Abstract: For clinical prediction problems, short free-text fields often hold valuable information. However, feature engineering from non-standardized fields can be difficult without manual curation. Word embedding approaches such as word2vec (Mikolov et al. 2013) or GloVe (Pennington et al. 2014) represent a mechanism for unsupervised and data-driven feature engineering for free text but suffer from a lack of interpretability necessary for applications in the clinical domain. Previous feature engineering approaches for short clinical text have relied on bag of words techniques or mapping concept unique identifiers from the Unified Medical Language System (UMLS) (Bodenreider 2004) to create features while others studies have used raw word embeddings. Combining information from pre-existing clinical ontologies from the UMLS and data-driven word embeddings to create interpretable features from short free-text could improve performance for clinical prediction problems. We combined word embeddings generated from the Global Vectors, or GloVe, method (Pennington et al. 2014) with clinical ontologies with an approach utilizing category word lists and the Bhattacharya distance to map embedding dimensions to interpretable categories (Senel et al. 2017). We applied the approach to generate features from emergency department chief complaints, the principle reason for visit, and predicted clinical orders placed during the visit. We compared functions for combining multiple words in a single chief complaint, variations on words lists and categories generated from distinct UMLS vocabularies, and utilizing interpretable features versus raw concept identifiers and raw word embeddings. We provide an automated and unsupervised framework for combining a priori knowledge and data-driven approaches for feature engineering from short free-text. This approach can be generalized to other clinical free-text and prediction problems beyond clinical orders.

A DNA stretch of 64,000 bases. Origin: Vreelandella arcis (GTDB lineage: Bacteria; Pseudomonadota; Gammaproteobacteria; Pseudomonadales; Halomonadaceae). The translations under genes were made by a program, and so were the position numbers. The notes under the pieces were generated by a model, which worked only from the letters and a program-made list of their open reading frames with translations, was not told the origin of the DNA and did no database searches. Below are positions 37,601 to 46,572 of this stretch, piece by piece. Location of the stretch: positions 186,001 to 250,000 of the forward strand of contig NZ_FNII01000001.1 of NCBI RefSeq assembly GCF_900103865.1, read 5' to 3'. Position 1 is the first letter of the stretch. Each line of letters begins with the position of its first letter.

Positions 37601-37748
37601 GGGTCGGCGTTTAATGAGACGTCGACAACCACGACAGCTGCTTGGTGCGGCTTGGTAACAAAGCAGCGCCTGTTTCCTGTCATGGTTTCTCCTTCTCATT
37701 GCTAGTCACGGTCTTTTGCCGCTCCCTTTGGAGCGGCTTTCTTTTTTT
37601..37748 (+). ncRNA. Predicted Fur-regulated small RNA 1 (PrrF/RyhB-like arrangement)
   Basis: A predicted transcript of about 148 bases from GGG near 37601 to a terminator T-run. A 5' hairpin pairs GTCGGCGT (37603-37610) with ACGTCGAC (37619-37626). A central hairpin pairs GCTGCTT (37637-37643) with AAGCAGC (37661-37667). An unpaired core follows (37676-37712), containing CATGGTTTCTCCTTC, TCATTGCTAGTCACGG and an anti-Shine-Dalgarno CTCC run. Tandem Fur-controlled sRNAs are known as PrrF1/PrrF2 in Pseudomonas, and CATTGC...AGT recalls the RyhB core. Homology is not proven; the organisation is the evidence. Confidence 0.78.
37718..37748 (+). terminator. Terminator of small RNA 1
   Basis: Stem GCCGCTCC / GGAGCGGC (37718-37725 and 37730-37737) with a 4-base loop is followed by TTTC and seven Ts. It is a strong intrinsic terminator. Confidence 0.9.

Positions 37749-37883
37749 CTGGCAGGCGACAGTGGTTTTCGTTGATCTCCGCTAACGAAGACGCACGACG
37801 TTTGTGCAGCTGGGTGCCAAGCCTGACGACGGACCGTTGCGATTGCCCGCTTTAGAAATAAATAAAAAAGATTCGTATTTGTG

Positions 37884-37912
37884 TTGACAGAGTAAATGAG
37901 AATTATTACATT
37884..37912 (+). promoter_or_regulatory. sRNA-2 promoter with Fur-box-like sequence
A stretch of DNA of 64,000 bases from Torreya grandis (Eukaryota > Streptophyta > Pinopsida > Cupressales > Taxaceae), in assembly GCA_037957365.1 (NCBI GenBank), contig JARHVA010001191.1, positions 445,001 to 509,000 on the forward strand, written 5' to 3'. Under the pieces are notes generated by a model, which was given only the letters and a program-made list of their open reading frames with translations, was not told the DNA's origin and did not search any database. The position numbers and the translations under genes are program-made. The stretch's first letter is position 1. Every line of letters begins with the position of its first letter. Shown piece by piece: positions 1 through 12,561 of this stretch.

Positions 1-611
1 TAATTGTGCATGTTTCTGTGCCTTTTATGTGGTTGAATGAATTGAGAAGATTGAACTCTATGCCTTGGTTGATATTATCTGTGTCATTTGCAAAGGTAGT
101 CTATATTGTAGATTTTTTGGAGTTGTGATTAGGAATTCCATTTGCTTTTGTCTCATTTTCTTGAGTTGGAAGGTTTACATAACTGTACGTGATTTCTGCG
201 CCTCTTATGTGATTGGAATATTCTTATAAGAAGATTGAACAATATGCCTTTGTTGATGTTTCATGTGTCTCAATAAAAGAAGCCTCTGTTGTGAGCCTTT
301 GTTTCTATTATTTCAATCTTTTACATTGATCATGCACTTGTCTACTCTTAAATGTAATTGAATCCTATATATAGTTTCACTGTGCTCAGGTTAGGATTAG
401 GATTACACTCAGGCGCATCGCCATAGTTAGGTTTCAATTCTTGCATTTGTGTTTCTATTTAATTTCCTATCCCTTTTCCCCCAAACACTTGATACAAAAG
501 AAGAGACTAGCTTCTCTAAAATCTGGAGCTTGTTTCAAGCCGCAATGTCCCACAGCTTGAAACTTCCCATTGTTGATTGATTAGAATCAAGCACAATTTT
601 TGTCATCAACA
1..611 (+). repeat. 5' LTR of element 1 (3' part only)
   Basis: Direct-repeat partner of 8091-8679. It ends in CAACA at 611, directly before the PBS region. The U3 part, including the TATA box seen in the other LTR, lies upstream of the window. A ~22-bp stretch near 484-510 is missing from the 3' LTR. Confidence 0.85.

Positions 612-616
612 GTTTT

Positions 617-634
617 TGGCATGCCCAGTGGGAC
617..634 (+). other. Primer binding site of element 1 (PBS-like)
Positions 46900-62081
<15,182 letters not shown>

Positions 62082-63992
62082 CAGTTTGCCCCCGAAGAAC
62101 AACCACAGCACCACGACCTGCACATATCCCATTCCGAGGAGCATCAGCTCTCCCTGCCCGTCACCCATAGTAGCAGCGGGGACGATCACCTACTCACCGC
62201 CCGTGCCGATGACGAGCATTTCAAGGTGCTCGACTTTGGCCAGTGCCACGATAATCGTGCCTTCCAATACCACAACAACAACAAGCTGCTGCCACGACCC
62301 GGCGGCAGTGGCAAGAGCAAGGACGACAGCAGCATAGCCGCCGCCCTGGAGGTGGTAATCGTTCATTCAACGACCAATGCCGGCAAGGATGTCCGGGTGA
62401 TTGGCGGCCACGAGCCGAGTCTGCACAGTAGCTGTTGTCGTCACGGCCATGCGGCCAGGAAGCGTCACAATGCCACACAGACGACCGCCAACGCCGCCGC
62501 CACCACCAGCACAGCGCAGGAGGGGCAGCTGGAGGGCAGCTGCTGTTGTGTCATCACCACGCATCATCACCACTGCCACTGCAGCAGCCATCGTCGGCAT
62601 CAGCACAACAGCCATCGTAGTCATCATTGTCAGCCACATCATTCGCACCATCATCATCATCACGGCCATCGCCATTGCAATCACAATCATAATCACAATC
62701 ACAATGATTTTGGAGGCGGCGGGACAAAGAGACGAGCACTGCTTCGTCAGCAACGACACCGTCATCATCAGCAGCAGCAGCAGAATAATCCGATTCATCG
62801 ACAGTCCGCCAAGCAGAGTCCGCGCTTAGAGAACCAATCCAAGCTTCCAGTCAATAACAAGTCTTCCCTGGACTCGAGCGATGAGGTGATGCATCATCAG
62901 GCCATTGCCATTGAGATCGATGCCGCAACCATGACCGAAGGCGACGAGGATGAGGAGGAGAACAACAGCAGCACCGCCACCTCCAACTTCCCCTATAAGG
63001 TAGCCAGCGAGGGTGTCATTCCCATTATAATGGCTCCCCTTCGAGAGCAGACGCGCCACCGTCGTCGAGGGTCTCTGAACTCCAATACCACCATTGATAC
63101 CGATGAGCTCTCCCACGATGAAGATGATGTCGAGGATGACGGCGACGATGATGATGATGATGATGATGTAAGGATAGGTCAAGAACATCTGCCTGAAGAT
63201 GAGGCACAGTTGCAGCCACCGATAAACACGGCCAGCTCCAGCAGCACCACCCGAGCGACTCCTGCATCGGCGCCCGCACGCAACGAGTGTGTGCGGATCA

Bio: Haley Hunter-Zinck is a health science specialist at the VA Boston Healthcare System. She has a Ph.D. in computational biology from Cornell University and transitioned to medical informatics during a postdoc in Porto Alegre, Brazil working with Brazilian public hospitals and a fellowship at VA Boston. She applies and develops machine learning techniques and visualization tools to improve hospital patient flow with a focus on the emergency department.